Verrucal keratosis is a term used to describe a keratotic lesion induced by the new generation type 1 RAF inhibitors. These lesions present as hyperkeratotic papules similar to viral warts with papillomatosis, hyperkeratosis and acanthosis in the biopsy. The difference is that there are no koilocytes or large keratinohyalin granules in the pathological study.

Plantar hyperkeratosis presents with lesions predominantly at points of friction and blisters are infrequent. Hands are rarely involved. Nevertheless, we saw these types of lesions in our patient.

Grover disease is an acantholytic disorder that presents as several scattered erythematous papules. It predominantly affects trunk and upper arms and sometimes it is pruriginous. The typical finding in histology is the acantholytic dyskeratosis of the epidermis. It has been reported in up to 27% of patients receiving dabrafenib and vemurafenib.[2]

LGX818 (encorafenib) is a highly potent BRAF inhibitor under development for BRAF-mutated advanced melanoma. Initial results of a phase Ib study were reported in the 2013 ASCO annual meeting.[3] Its toxicity profile appears to be similar to those of vemurafenib and dabrafenib, with nausea, vomiting and headache being the most common adverse events. There were no cutaneous side effects in this report. After that, Anforth et al.[4] reported a case of bilateral plantar hyperkeratosis, verrucal keratosis, Grover's disease on chest and abdomen and eruptive nevi on the back, chest and legs in a 61-year-old man with metastatic melanoma, after 2 months of taking this drug. This case was similar to our patient. In addition, a 43-year-old man with metastatic melanoma receiving treatment with the combination of binimetinib and encorafenib who developed an erythema nodosum-like panniculitis has been reported.[5]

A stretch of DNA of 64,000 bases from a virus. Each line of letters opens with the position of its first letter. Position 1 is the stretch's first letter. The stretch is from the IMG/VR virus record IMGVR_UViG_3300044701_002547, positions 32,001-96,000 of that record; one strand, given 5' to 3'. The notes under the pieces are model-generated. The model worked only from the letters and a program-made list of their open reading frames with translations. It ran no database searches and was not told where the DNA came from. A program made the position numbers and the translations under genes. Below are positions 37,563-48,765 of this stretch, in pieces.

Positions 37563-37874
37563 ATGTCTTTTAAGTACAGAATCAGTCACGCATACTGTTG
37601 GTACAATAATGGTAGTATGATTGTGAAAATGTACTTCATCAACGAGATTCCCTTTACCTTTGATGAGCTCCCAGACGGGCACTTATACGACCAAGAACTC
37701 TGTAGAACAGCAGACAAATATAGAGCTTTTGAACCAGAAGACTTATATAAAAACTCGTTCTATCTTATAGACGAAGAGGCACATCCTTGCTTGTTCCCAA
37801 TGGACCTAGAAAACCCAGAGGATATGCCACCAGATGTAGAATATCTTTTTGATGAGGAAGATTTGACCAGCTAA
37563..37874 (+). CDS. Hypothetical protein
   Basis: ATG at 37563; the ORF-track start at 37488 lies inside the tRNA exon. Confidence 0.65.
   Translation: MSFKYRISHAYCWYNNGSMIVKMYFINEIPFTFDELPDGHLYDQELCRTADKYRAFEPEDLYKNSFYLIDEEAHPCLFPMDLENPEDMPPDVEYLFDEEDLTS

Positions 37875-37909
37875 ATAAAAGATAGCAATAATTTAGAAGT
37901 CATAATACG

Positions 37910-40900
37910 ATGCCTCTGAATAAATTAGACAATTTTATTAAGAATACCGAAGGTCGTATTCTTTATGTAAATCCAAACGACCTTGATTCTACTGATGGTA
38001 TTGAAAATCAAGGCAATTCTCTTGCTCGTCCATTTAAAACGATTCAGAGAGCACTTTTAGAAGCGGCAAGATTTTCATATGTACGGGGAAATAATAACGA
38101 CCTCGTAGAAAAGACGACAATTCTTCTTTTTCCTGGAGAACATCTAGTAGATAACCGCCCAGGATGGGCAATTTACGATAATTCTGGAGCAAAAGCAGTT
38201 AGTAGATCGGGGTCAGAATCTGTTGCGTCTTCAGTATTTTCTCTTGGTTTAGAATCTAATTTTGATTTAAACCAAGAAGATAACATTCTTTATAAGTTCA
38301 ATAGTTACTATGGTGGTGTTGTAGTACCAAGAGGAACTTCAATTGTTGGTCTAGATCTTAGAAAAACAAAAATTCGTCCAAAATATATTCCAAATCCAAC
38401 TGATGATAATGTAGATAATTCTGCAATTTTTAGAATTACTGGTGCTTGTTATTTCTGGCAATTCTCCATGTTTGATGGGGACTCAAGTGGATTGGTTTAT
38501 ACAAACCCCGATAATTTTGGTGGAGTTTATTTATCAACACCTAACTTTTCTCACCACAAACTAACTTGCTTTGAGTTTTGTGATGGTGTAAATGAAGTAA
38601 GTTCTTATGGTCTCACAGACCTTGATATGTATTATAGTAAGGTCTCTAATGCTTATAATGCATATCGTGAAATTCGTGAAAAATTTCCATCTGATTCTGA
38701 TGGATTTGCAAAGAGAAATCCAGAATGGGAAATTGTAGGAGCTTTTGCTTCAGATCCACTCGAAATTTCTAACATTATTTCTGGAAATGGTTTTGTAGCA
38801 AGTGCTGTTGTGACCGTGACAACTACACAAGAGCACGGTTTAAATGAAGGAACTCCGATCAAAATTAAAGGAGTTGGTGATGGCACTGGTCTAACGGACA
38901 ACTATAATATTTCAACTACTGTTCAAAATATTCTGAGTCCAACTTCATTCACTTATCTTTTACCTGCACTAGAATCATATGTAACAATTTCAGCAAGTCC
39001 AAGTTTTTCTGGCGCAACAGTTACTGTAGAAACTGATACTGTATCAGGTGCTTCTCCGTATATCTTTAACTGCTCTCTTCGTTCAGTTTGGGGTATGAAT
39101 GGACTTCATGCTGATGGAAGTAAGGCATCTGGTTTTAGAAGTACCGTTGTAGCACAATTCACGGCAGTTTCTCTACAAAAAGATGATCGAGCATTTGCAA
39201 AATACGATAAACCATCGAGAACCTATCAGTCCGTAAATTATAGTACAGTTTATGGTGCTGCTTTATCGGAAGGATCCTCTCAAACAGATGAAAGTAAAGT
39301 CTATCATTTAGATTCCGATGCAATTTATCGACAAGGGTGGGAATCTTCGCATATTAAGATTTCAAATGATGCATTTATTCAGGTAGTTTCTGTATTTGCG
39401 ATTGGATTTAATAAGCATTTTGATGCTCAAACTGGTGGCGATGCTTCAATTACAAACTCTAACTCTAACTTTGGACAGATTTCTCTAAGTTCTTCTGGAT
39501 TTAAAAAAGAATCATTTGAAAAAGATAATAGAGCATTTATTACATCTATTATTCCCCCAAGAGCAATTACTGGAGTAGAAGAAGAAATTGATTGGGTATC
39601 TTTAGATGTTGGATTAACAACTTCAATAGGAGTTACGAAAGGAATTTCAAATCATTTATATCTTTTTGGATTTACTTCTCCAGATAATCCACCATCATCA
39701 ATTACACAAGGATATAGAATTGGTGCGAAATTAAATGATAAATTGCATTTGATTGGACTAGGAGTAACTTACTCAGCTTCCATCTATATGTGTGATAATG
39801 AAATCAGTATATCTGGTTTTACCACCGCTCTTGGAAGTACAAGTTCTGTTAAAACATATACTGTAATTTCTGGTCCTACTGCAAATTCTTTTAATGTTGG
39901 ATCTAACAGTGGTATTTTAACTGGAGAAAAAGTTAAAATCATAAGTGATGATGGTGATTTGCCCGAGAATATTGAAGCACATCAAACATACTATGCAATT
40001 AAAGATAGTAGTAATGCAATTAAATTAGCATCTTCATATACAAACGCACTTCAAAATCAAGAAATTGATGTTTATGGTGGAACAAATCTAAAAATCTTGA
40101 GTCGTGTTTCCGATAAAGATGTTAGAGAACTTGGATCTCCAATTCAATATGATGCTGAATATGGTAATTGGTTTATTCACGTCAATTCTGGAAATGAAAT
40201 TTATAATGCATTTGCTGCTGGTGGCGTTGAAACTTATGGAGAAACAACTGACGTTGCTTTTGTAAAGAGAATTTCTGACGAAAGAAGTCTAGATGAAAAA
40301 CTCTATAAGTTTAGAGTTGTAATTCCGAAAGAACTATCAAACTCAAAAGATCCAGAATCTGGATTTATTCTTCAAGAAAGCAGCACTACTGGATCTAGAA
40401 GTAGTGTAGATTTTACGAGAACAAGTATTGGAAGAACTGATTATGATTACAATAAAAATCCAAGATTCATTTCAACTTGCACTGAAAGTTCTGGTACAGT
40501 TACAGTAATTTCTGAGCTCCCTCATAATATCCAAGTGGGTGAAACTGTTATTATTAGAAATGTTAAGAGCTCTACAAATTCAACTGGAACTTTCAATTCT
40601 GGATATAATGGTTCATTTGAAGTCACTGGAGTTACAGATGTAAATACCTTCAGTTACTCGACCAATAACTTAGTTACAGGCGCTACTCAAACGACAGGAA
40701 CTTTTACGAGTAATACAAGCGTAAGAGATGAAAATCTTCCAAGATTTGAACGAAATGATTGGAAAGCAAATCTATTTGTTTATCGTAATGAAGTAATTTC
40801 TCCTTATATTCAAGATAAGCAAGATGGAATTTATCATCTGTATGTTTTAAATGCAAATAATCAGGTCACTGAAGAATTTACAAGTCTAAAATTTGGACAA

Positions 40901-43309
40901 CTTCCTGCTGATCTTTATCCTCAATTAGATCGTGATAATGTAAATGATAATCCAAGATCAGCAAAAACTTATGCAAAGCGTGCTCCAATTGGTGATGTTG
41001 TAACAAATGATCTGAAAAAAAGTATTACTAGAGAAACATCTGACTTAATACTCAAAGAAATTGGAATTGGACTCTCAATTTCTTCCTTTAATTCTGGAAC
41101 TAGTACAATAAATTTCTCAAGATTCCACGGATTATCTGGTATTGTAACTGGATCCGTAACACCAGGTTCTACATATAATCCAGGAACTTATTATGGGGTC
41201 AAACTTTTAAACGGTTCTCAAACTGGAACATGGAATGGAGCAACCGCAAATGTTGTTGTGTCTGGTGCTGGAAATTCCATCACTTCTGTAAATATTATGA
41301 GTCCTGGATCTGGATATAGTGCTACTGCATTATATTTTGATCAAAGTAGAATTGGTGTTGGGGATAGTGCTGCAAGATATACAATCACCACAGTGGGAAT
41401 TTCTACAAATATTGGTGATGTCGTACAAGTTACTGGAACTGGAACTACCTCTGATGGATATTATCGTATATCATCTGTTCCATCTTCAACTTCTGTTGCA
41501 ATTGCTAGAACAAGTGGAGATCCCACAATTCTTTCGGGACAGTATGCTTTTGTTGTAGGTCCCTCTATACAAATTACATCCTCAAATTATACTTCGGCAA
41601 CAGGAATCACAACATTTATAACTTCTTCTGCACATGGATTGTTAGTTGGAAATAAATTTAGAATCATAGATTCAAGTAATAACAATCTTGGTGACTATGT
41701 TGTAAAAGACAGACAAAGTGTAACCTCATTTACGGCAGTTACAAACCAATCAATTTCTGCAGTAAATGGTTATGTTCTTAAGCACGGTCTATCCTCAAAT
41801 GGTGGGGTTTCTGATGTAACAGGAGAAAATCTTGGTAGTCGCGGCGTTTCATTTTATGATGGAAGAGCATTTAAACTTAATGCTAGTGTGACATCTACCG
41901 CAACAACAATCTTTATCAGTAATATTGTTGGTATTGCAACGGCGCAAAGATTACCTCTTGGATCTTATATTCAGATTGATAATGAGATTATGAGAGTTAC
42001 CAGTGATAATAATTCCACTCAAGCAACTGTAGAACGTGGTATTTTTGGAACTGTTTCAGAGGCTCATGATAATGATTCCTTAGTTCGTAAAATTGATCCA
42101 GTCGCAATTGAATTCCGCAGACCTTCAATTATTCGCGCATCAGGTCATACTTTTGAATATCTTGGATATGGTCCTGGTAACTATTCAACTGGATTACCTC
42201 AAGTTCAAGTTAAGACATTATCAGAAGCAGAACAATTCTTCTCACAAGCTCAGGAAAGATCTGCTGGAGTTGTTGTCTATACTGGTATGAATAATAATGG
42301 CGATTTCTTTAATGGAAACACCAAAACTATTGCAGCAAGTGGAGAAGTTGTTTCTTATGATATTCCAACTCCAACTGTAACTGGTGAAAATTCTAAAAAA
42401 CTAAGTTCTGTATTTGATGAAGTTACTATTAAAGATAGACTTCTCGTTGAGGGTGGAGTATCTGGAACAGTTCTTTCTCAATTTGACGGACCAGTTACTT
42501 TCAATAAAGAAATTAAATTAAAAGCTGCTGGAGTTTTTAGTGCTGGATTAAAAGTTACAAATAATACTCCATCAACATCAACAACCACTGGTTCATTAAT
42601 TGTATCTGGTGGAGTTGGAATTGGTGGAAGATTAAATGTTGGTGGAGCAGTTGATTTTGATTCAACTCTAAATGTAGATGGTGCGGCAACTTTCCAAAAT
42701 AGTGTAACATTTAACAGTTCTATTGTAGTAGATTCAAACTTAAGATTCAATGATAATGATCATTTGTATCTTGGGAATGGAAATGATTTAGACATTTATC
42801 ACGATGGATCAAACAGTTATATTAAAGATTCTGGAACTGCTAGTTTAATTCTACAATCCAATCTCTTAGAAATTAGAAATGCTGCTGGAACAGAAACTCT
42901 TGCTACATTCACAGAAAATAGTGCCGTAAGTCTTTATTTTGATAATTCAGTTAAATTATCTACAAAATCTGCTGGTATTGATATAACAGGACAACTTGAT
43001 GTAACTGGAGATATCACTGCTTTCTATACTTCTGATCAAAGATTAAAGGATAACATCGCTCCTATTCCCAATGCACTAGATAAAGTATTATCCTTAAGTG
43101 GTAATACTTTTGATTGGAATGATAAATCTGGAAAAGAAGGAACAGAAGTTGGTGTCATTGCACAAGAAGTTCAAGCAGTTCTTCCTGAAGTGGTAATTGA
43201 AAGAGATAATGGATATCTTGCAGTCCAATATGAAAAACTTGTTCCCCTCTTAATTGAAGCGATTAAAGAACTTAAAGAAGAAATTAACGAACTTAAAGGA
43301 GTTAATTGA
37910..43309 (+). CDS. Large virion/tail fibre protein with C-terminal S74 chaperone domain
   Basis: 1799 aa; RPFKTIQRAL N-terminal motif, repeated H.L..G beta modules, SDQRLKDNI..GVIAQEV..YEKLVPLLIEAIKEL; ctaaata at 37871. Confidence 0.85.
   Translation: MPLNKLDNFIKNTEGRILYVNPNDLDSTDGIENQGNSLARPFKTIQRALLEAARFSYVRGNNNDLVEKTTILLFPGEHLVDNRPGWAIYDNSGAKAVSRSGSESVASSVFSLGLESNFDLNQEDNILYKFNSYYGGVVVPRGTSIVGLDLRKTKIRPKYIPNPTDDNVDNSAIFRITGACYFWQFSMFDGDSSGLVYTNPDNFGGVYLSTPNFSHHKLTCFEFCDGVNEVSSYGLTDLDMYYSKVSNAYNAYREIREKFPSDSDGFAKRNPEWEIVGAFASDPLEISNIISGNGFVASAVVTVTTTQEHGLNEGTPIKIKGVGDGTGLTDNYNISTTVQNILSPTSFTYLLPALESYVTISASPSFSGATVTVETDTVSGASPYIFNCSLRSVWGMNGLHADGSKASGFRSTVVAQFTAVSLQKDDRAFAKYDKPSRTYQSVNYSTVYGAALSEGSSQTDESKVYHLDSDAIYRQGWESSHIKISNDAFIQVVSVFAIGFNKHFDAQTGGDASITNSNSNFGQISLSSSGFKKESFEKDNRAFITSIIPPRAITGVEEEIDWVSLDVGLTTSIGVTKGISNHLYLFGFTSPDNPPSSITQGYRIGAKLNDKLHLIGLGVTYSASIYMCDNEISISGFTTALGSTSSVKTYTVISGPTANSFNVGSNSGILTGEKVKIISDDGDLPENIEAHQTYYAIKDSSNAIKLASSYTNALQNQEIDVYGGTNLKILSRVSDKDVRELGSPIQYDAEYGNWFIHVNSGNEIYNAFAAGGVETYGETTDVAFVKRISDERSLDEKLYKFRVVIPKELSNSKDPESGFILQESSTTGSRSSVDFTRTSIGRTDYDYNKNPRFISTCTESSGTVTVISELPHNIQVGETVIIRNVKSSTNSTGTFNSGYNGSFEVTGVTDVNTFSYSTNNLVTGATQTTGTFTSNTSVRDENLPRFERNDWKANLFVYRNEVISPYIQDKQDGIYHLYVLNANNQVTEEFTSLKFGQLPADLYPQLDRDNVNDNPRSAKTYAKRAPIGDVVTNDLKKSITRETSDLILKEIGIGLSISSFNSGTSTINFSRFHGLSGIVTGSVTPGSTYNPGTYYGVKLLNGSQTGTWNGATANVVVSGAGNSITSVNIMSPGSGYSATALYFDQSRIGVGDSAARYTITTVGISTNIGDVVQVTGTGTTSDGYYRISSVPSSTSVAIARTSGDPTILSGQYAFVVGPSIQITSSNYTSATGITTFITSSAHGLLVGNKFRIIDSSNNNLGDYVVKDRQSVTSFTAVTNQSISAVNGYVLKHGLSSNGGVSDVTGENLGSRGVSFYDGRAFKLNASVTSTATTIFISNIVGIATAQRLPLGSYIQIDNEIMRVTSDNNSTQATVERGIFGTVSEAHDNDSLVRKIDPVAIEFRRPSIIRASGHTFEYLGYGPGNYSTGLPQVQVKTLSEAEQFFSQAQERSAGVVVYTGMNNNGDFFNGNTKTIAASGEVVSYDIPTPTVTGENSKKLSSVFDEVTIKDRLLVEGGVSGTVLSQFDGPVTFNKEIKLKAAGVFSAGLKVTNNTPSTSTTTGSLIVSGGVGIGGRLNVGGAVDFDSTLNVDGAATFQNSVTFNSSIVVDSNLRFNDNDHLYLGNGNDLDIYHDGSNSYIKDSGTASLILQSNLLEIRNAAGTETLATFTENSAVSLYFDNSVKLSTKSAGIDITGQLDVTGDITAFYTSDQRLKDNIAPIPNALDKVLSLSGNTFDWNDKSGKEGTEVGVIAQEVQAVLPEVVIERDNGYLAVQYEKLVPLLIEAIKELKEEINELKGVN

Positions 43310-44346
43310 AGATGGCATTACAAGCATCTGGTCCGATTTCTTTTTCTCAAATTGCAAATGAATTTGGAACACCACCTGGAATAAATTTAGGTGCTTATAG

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  References Top

Hall RD, Kudchadkar RR. BRAF mutations: Signaling, epidemiology, and clinical experience in multiple malignancies. Cancer Control 2014;21:221-30.  Back to cited text no. 1
Anforth R, Fernandez-Peñas P, Long GV. Cutaneous toxicities of RAF inhibitors. Lancet Oncol 2013;14:e11-8.  Back to cited text no. 2
Dummer R, Robert C, Nyakas M, McArthur GA, Kudchadkar RR, Gomez-Roca C, et al. Initial results from a phase I, open-label, dose escalation study of the oral BRAF inhibitor LGX818 in patients with BRAF V600 mutant advanced or metastatic melanoma. J Clin Oncol. 2013;:suppl. [Abstr 9028].  Back to cited text no. 3
Anforth RM, Carlos GR, Scolyer RA, Chou S, Fernandez-Peñas P. Eruptive naevi in a patient treated with LGX818 for BRAF mutant metastatic melanoma. Melanoma Res 2015;25:91-4.  Back to cited text no. 4
Galliker NA, Murer C, Kamarashev J, Dummer R, Goldinger SM. Clinical observation of panniculitis in two patients with BRAF-mutated metastatic melanoma treated with a combination of a BRAF inhibitor and a MEK inhibitor. Eur J Dermatol 2015;25:177-80.  Back to cited text no. 5


  [Figure 1], [Figure 2], [Figure 3], [Figure 4], [Figure 5], [Figure 6]